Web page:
Saturday, December 29, 2012

Disappearance and Expulsion Send Chills through Laos

THE sudden disappearance of social activist Sombath Somphone has set Laos on edge.

Rumours abound that he has been spotted alive. Perhaps he will call. Perhaps there is some explanation, however outrageous, for his disappearance on the evening of Dec 15.

The mysterious disappearance of the 62-year-old social activist and winner of one of Asia's most prestigious international awards, the Ramon Magsaysay Award, is inevitably being paired with the expulsion eight days earlier of Ms Anne-Sophie Gindroz, the head in Laos of Swiss development agency Helvetas.

On Dec 7, Ms Gindroz was given 48 hours to leave, after she wrote a letter - scathingly critical of the Lao government - to development partners. Taken together, the two incidents shine an unaccustomed light on Laos, a country too often seen only through the prism of tourists as a laid-back pastoral backwater of tropical Asia.

Ms Gindroz is no naive neophyte; she had worked in Mali, and in Suharto-era Indonesia. Her expulsion was a shock to the international non-governmental organisation (INGO) community, which has a prominent place in a Laos that is struggling to lift itself out of least
developed country status and only just joined the World Trade Organisation (WTO). But two foreign professionals working in development in Laos told The Straits Times that her letter had appeared deliberately provocative, to the point of inviting expulsion.

The letter, penned after Helvetas was not invited to the government-hosted annual Round Table Implementation Meeting of Non-Profit Associations last month, was titled "Personal Letter to Development Partners", but carried the Helvetas letterhead - and immediately became public.

Ms Gindroz wrote: "We are working in a challenging environment: This is a country governed by a single-party regime, where there is little space for meaningful democratic debate and when taking advantage of that limited space, repercussions often follow.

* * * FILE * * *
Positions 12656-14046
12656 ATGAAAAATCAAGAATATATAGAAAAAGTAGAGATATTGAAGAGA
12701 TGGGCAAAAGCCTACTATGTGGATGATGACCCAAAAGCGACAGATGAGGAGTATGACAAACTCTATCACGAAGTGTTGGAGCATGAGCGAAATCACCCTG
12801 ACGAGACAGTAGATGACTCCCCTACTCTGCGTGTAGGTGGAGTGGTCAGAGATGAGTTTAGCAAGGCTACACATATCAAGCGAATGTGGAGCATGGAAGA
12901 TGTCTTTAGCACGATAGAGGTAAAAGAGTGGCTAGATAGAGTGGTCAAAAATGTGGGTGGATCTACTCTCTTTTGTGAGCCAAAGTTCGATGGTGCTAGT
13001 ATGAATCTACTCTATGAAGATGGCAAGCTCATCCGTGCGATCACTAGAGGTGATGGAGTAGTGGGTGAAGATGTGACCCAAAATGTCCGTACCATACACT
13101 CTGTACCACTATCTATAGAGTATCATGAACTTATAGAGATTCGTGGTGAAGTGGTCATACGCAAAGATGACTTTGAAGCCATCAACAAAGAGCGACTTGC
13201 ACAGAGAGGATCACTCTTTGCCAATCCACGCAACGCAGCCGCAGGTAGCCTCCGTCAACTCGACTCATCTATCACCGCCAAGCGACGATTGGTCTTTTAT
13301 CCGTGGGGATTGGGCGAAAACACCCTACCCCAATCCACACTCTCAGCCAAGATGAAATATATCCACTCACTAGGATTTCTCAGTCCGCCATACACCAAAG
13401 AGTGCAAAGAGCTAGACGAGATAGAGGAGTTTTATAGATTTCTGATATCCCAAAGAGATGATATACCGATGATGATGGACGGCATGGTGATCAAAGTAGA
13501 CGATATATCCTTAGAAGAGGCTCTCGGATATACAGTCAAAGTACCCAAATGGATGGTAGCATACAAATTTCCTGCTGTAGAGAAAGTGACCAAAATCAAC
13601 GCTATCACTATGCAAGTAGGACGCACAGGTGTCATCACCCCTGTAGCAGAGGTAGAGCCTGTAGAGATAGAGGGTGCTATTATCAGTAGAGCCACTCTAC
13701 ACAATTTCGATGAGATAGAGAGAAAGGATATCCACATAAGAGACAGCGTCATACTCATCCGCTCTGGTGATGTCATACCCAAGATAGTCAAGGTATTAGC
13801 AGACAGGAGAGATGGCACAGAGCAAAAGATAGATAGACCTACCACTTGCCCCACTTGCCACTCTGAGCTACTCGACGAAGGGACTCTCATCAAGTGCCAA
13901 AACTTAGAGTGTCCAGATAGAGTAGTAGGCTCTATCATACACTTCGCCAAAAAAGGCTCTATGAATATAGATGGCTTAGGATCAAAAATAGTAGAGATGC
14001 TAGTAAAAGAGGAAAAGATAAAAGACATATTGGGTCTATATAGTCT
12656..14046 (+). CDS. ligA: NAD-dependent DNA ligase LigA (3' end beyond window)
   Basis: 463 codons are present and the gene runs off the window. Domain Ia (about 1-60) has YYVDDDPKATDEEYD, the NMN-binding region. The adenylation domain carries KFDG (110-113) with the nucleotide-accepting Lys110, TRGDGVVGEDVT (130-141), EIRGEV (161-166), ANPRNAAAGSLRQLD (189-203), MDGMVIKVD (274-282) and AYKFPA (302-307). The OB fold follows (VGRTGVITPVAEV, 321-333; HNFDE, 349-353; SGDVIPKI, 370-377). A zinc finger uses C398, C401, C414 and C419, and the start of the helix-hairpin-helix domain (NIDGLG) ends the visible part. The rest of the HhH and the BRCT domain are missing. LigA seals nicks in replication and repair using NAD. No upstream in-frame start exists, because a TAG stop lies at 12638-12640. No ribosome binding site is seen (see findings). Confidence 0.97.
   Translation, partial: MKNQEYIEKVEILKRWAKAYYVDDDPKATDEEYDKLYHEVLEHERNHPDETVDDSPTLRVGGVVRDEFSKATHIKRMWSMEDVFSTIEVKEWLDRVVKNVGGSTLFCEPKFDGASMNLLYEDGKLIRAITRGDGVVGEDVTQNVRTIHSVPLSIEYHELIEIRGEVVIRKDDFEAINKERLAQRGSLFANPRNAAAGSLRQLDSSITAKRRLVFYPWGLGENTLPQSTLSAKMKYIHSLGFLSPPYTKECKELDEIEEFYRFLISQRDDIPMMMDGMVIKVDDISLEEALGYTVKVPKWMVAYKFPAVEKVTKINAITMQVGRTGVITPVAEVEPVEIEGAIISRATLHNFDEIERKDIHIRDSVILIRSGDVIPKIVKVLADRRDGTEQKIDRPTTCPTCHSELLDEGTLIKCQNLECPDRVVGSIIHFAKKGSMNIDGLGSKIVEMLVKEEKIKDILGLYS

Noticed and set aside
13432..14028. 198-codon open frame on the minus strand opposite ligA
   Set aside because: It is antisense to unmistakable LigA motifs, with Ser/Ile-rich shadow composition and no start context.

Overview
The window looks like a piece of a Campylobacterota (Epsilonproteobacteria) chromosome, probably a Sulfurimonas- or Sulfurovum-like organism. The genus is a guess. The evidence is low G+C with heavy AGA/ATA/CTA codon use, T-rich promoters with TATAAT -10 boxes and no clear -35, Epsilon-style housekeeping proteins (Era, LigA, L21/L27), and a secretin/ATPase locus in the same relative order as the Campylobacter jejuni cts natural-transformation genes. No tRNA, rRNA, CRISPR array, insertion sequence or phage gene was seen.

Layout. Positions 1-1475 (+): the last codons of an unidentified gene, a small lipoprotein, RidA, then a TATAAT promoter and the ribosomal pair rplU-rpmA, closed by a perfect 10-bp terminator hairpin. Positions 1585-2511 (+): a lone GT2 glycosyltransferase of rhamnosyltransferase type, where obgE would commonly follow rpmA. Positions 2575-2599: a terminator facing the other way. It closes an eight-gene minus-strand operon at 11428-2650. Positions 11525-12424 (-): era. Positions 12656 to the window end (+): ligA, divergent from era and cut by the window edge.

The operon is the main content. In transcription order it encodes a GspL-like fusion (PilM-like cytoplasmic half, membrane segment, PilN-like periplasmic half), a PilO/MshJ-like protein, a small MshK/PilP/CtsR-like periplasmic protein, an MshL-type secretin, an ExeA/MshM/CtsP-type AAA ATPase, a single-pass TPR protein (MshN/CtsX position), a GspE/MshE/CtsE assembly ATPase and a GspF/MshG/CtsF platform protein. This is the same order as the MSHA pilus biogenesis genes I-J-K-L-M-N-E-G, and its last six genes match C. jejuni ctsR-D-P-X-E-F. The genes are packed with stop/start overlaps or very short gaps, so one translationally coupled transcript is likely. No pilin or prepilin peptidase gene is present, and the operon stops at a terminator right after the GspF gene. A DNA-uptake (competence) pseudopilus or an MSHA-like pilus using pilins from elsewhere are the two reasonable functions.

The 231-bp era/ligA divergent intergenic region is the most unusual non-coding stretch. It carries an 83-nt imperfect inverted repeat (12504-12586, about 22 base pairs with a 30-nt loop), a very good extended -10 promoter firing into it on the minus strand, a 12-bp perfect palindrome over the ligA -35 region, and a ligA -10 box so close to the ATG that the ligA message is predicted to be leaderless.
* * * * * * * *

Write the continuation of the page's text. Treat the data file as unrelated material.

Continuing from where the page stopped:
"Although allowable under the Lao Constitution, real freedom of expression and assembly are not afforded, and those who wish to exercise their constitutional rights and dare to try, often do so at their own peril faced with intimidation, false accusations and increasingly unlawful arrest. The media is censored and people are forbidden to hold peaceful assembly/ demonstration. Even in (Myanmar), this is no longer the case."

The two-page letter went on to sketch a dilemma for civil society organisations in Laos.

Laos was given membership status in the WTO in October, a key step in bringing it in sync with the rest of Asean and integrating it into the global economic system.

The dissonance between such progress and Ms Gindroz's expulsion and the disappearance of Mr Sombath is apparent.

In 2007, Mr Sompawn Khantisouk, owner and manager of an eco-tourism lodge, vanished. Many thought his disappearance was because he had tried to mobilise local opinion against Chinese plantation investments. He has not been seen since.

Observers in Laos say it is no coincidence that the expulsion of Ms Gindroz and the disappearance of Mr Sombath came after the Asia-Europe People's Forum, held in October in conjunction with the Asia-Europe summit in Vientiane. Mr Sombath had helped organise the forum, and Ms Gindroz also participated.

The two cases have sent a chill through civil society organisations in Laos.

The Straits Times (Singapore)

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